Federal government gives conditional approval for SHOP
Published: October 2,2013
Tags: Affordable Care Act, federal government, health, health care, health care reform, health insurance, insurance, Kathleen Sebelius, medical, medicine, Mike Chaney, Mississippi Center for Health Policy, Mississippi Department of Insurance, Phil Bryant, Small Business Health Options, state government, U.S. Department of Health and Human Services
JACKSON — Mississippi Insurance Commissioner Mike Chaney received conditional federal approval yesterday to run an online marketplace where businesses with 50 or fewer employees can buy health insurance, starting in January.
Chaney was doing a telephone interview with The Associated Press when he received the notice from Health and Human Services Secretary Kathleen Sebelius. He said the notice is good news. It allows the Mississippi Insurance Department to develop the Small Business Health Options, or SHOP, exchange under the federal health overhaul law.
With conditional approval, federal officials expect the Mississippi department will continue developing the marketplace called One Mississippi in compliance with the Affordable Care Act, and “will be ready to provide affordable, quality coverage to small business owners and their employees in 2014,” Sebelius wrote in the letter, a copy of which Chaney sent to AP.
The Affordable Care Act is the health overhaul signed by President Barack Obama in 2010. Chaney, a Republican, has said repeatedly that he opposes the law but he believes it’s his duty to try to follow its mandates.
An exchange is an online marketplace, and there had long been uncertainty about whether the federal government would allow a state to run a Small Business Health Options exchange if the state were not running its own individual exchange. Mississippi’s individual exchange is run by the federal government because Republican Gov. Phil Bryant objected to a state-run exchange.
The notice about Mississippi’s SHOP exchange came the same day that people were first able to buy individual coverage through online insurance marketplaces created under the federal health law.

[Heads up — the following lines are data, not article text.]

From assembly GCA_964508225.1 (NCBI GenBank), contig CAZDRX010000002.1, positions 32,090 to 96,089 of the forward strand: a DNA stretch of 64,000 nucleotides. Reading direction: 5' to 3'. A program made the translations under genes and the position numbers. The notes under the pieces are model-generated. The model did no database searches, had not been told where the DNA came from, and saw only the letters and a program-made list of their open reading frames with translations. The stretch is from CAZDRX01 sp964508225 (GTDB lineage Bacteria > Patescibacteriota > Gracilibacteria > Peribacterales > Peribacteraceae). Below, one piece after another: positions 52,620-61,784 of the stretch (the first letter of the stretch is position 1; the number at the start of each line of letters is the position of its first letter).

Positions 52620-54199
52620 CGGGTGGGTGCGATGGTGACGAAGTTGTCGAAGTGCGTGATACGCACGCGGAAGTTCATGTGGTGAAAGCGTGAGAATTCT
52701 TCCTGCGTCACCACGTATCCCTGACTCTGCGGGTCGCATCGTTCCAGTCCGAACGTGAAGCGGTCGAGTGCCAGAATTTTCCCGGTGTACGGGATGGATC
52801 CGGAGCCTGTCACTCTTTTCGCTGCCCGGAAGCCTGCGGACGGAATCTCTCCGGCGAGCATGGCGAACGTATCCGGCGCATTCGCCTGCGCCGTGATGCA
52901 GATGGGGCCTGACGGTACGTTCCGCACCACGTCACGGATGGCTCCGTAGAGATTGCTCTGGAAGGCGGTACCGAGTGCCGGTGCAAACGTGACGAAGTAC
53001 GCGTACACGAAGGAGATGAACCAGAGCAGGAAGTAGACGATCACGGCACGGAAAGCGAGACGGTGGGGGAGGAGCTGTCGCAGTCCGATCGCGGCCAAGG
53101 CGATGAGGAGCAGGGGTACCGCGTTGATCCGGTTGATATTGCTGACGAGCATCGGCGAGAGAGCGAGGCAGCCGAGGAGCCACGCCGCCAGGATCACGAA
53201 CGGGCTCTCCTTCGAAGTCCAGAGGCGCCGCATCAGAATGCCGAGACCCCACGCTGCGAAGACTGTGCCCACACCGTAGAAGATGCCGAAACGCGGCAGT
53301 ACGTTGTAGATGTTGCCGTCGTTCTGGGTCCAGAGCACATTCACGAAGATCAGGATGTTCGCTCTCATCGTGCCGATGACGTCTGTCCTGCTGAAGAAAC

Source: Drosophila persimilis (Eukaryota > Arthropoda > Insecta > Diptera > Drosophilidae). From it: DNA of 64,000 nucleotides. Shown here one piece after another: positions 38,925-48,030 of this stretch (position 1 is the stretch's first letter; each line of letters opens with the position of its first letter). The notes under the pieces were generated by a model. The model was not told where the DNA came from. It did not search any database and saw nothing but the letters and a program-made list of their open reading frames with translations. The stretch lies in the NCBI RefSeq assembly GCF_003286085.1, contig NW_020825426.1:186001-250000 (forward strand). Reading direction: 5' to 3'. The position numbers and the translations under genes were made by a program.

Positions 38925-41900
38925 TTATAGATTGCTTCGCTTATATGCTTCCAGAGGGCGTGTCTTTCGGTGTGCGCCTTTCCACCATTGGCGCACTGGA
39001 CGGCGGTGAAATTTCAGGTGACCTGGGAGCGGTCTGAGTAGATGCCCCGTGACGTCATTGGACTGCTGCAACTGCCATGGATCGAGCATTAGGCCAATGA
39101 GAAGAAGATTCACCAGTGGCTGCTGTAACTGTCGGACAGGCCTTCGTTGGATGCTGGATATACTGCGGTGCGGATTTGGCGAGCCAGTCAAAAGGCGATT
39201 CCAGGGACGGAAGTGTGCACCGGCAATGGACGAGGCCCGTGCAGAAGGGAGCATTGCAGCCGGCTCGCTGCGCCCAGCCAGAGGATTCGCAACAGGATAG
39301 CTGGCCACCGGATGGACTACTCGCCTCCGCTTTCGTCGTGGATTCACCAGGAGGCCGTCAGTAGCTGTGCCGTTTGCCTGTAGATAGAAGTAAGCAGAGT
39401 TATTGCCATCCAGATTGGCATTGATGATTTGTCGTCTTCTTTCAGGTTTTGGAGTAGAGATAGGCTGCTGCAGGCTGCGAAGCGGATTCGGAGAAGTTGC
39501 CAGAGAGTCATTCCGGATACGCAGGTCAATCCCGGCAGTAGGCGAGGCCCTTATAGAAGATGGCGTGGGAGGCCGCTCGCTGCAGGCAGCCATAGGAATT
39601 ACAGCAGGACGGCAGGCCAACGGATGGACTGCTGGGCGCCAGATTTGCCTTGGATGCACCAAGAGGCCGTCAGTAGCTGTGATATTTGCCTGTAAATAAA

In an interview with AP on Tuesday, Bryant repeated his objections to the law. He said the federal government is grabbing too large a role in health care.
“I think it’s going to be a disaster once people begin to understand it’s going to cost them money,” Bryant said.
The Mississippi Center for Health Policy estimated in 2012 that up to 275,000 Mississippians could get insurance through the individual exchange, with 230,000 qualifying for federal tax credits that would reduce what they pay.
Two companies are selling insurance policies through the individual exchange in Mississippi, and they overlap in only four of the 82 counties. Although Chaney’s office isn’t running the individual health exchange, he said it received about three dozen calls from consumers about it Tuesday.
“We’ve gotten a lot of compliments as well as complaints,” he said.
He said some people complained the government website was slow, while some in the Meridian area were happy to know another hospital had been added to the coverage network.
Among the Mississippi residents planning to shop for coverage are 46-year-old Shawn Watson of Pass Christian and 40-year-old Sharonda Noel of Greenwood. They have full-time jobs that don’t provide health insurance.
“I make a conscious effort to eat right and exercise,” said Watson, an administrative assistant at a funeral home. “But as you get older, it’s inevitable that you’re going to have health issues.”
Noel, a daycare worker, has several chronic conditions, including lupus and high blood pressure. She said she could qualify for government assistance on disability, but she wants to work to provide for herself and her two teenage children.
“I’m not looking for a handout,” Noel said.
Watson is single with a grown child who is no longer a dependent, so she’ll only have to shop for her own coverage. She said she’s feeling a financial pinch because she had to go to a local hospital to be X-rayed after twisting an ankle. A local clinic wanted her to pay half the cost for the X-ray up front, and she didn’t have the cash on hand. The hospital put her on a payment plan.
Watson said she didn’t plan to buy coverage on the health exchange right away. Instead, she said she’ll take some time to do research and see what she can afford.
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